Posted 10 months ago | by Ben Armstrong
The Use of Mice in Clinical Trials Might not Create Accurate Results for Humans
Laboratories around the world have been using Guinea pigs, rats, mice, and others for the most part if modern medical sciences. Back in 1902, Abbie E. C. Lathrop recognized the potential mice had for medical research and became the first breeder to have her mice used in a laboratory for genetic research.
Since then, laboratories around the globe have been using mice in clinical trials for medicine, treatments, disease research, and a variety of different investigations, which have provided humanity with an understanding of biology beyond anything achieved before.
This was only possible thanks to rodents being a perfect test subject due to its fast reproduction rate, physiological similarities to humans in some respects, and ease of handling.
There is however an issue that science didn’t account for and might be becoming more troublesome as the number of rodents using in research increases: The current breeding protocols might be turning mice into invalid disease models.
Modern Breeding Practices Impact in Clinical Trials
When Mrs. Lathrop’s mice were introduced into laboratories for the first time, they were bred under strict conditions where proper nutrition was provided, were genetically similar to their wild relatives, and were carefully selected when deciding which ones would be bred.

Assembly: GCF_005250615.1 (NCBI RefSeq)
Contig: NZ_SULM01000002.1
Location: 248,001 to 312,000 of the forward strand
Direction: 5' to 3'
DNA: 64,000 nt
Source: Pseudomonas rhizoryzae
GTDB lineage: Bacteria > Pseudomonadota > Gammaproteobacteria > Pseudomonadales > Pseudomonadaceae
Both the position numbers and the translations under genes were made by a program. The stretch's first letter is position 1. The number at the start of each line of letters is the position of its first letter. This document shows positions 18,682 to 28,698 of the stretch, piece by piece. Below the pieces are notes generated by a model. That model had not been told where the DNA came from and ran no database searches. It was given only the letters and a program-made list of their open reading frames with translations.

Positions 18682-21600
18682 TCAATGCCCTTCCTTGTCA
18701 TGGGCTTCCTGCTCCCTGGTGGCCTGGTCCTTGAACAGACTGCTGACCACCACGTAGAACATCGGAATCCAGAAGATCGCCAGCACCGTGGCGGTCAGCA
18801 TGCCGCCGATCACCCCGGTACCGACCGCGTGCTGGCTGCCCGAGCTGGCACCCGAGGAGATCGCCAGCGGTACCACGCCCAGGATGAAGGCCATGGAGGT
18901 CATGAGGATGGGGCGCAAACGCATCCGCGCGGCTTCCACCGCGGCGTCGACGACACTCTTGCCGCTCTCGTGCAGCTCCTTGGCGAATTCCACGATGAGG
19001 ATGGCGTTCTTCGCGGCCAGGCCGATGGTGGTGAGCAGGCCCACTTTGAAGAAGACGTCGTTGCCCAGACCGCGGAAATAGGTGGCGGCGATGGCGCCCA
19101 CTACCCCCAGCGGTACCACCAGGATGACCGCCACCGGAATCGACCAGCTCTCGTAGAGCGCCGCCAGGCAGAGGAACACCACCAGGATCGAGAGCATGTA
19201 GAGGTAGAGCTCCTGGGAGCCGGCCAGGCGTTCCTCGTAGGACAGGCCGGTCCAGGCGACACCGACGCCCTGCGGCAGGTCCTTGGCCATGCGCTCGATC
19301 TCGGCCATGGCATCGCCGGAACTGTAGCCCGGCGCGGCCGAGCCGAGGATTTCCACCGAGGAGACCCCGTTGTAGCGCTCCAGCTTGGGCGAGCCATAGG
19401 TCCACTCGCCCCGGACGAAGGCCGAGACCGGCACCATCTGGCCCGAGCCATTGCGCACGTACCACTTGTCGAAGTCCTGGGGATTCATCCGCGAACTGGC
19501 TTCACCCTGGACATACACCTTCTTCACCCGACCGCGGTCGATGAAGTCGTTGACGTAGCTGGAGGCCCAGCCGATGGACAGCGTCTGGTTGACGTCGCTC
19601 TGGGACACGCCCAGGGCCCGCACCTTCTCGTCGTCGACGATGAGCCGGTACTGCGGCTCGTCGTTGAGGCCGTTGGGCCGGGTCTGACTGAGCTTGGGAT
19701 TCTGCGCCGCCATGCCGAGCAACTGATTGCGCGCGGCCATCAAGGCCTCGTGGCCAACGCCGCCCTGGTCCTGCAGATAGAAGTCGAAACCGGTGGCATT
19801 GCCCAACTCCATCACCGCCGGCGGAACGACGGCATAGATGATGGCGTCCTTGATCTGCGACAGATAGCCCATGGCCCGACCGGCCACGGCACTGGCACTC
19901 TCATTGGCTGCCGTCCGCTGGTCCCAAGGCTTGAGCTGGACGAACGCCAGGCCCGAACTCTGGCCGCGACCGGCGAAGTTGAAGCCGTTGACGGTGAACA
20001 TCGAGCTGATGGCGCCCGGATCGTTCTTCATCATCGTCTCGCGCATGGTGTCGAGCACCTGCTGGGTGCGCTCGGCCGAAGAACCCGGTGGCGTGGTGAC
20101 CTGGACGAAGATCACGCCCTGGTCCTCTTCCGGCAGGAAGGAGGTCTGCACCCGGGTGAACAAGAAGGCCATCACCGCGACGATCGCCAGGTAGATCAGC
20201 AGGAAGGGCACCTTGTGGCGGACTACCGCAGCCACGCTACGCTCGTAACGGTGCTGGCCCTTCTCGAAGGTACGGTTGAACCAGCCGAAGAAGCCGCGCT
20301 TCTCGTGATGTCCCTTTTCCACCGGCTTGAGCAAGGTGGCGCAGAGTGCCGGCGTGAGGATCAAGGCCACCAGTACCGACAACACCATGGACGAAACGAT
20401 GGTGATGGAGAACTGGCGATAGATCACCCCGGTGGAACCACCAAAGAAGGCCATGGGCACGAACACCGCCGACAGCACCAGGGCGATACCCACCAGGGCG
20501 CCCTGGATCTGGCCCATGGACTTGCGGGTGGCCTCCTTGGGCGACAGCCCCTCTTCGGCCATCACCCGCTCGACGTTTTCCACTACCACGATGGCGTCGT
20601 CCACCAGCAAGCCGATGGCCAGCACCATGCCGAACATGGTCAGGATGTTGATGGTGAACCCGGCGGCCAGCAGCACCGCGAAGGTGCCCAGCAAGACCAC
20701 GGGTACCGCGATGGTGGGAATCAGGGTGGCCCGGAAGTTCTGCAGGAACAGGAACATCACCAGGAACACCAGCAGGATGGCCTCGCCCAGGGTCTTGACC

This is not the case any longer as breeders focus on increasing the reproductive output as well as mice selection to diminish their aging process (senescence) as well as tumor suppression factors. The result of this focus is mice with a physiology that is different from that one of their relatives and ancestors.
The Reserve-Capacity Hypothesis was published by Bret S Weinstein and Deborah Ciszek back in May 2002 and has been discussed since then. It says that safety tests using these mice overestimate the risk that cancer entails as well as underestimating tissue damage with the accelerated senescence it causes.
Mice May Not be a Valid Model for Humans
Apoptosis is the process in which a cell decides to self-destroy due to reaching its natural life cycle, compromised DNA, or a response to chemical indicators natural to an organism. This process prevents cells from dividing when they are damaged, give animal bodies their shapes, and controls how far a tissue can extend.
One of the most important factors that start the apoptosis process for a cell is the shortening of Telomers. Telomers are a part of the DNA nucleotide that acts as an indicator of its integrity which means that the longer the Telomer is, the more the cell will divide, and the risk of mutations or defectives cells increases.
Cancer and Tumors are produced when a cell is unable to start the apoptosis process and continues its division after its natural life-cycle which is a big problem for any organism, especially lab mice. Lab mice have mutated and become more resilient to cell damage and prone to “rogue” cells, which makes them an invalid model for human biology
The Risks of Using Mice on Drug Testing
If the Reserve-Capacity Hypothesis is right, it would mean that clinic safety trials for drugs and treatments have been underestimating the damage they can deal to human cells and tissues, as the mice used for such trials have a better chance at recovering from such damage due to the longer Telomers.
The hypothesis also suggests that cancer-inducing factors in drugs could be underestimated in the trials as the higher presence of tumors and cancer in mice could lead researchers to relate them to the mice’s natural physiology resulting from their breeding.
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